Display Settings:

Format

Send to:

Choose Destination
See comment in PubMed Commons below
Nutrients. 2011 Nov;3(11):987-1002. doi: 10.3390/nu3110987. Epub 2011 Nov 18.

Hepatic oxidative stress in fructose-induced fatty liver is not caused by sulfur amino acid insufficiency.

Author information

  • 1Division of Gastroenterology, Hepatology and Nutrition, Emory Children's Center, Emory University School of Medicine, Atlanta, GA 30322, USA. sachin.kunde@helendevoschildrens.org

Abstract

Fructose-sweetened liquid consumption is associated with fatty liver and oxidative stress. In rodent models of fructose-mediated fatty liver, protein consumption is decreased. Additionally, decreased sulfur amino acid intake is known to cause oxidative stress. Studies were designed to test whether oxidative stress in fructose-sweetened liquid-induced fatty liver is caused by decreased ad libitum solid food intake with associated inadequate sulfur amino acid intake. C57BL6 mice were grouped as: control (ad libitum water), fructose (ad libitum 30% fructose-sweetened liquid), glucose (ad libitum 30% glucose-sweetened water) and pair-fed (ad libitum water and sulfur amino acid intake same as the fructose group). Hepatic and plasma thiol-disulfide antioxidant status were analyzed after five weeks. Fructose- and glucose-fed mice developed fatty liver. The mitochondrial antioxidant protein, thioredoxin-2, displayed decreased abundance in the liver of fructose and glucose-fed mice compared to controls. Glutathione/glutathione disulfide redox potential (E(h)GSSG) and abundance of the cytoplasmic antioxidant protein, peroxiredoxin-2, were similar among groups. We conclude that both fructose and glucose-sweetened liquid consumption results in fatty liver and upregulated thioredoxin-2 expression, consistent with mitochondrial oxidative stress; however, inadequate sulfur amino acid intake was not the cause of this oxidative stress.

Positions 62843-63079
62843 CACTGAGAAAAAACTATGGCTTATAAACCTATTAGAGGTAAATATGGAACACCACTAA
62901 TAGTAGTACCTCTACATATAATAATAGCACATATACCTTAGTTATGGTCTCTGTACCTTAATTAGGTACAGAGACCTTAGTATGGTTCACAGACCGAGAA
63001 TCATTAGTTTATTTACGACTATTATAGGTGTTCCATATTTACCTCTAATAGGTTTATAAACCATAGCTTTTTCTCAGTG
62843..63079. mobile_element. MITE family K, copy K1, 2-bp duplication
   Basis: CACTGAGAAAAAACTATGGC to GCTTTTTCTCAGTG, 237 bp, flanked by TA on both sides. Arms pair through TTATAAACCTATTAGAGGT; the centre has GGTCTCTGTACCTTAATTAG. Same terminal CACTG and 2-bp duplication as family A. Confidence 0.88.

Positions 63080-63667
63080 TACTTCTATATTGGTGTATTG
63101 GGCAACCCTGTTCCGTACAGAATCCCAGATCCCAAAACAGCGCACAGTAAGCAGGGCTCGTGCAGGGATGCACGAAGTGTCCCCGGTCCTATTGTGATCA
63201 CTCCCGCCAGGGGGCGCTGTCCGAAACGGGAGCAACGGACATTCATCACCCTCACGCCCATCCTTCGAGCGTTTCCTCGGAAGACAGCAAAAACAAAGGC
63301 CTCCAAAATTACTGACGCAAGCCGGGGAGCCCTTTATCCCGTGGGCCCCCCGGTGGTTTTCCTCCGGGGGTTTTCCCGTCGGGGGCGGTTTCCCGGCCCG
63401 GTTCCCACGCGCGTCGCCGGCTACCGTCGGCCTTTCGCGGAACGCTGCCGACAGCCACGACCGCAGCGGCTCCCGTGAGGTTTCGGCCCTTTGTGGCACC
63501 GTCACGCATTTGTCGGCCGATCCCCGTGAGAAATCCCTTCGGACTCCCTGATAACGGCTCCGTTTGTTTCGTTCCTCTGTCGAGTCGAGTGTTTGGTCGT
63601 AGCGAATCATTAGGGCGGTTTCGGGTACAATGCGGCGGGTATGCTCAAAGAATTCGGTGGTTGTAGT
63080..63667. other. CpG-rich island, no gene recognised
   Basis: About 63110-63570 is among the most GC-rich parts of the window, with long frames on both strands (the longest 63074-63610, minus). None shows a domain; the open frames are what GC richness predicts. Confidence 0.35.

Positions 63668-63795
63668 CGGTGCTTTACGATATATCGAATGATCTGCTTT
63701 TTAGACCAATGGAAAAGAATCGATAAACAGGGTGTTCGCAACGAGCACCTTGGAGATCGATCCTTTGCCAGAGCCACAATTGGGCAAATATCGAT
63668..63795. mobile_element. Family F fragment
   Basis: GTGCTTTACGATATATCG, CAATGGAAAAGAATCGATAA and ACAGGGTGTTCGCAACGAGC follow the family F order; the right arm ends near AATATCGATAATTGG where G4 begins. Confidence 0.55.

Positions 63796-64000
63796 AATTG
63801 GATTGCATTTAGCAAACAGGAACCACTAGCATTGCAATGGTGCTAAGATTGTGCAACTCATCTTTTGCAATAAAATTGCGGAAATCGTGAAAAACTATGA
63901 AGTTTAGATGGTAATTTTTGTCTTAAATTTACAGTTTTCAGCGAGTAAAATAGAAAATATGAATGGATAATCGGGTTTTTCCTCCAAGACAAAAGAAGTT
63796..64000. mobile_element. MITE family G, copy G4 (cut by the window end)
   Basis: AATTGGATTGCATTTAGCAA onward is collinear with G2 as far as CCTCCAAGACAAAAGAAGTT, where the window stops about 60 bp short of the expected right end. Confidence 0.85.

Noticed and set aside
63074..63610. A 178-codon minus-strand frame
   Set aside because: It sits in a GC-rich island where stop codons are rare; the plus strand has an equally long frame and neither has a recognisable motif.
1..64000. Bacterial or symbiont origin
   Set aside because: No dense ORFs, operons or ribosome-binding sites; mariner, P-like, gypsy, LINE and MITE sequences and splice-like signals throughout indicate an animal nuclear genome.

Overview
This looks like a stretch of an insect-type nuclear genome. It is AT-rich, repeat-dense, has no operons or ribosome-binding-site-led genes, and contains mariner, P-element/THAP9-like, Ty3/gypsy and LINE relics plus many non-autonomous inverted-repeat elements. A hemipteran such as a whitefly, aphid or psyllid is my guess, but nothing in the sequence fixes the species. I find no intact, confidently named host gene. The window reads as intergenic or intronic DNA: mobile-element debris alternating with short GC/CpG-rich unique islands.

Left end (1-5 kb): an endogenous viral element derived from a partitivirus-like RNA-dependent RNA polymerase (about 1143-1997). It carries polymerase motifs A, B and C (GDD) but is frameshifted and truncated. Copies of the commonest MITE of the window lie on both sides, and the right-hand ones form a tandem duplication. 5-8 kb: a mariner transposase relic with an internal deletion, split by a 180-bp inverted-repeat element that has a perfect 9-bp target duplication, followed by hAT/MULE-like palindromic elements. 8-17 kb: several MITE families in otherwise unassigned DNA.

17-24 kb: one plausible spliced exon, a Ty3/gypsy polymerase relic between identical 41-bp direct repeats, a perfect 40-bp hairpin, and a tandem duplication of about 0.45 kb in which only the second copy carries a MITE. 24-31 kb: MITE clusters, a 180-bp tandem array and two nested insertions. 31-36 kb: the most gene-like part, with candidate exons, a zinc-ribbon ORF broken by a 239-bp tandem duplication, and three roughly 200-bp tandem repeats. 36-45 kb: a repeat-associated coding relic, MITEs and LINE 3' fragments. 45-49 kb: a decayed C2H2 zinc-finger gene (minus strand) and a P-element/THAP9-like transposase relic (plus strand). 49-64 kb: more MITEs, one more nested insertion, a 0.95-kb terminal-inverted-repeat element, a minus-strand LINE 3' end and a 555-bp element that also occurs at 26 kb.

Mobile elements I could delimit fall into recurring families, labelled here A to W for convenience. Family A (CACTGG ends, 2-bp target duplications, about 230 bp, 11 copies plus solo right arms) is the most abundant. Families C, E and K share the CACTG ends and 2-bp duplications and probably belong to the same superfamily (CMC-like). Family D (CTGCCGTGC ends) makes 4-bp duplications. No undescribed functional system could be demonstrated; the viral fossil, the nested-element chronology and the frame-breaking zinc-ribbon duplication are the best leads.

KEYWORDS:

cystine; methionine; mitochondria; obesity; redox potential; thioredoxin

PMID:
22254090
[PubMed - indexed for MEDLINE]
PMCID:
PMC3257721
Free PMC Article
PubMed Commons home

PubMed Commons

0 comments
How to join PubMed Commons

    Supplemental Content

    Full text links

    Icon for Multidisciplinary Digital Publishing Institute (MDPI) Icon for PubMed Central
    Loading ...
    Write to the Help Desk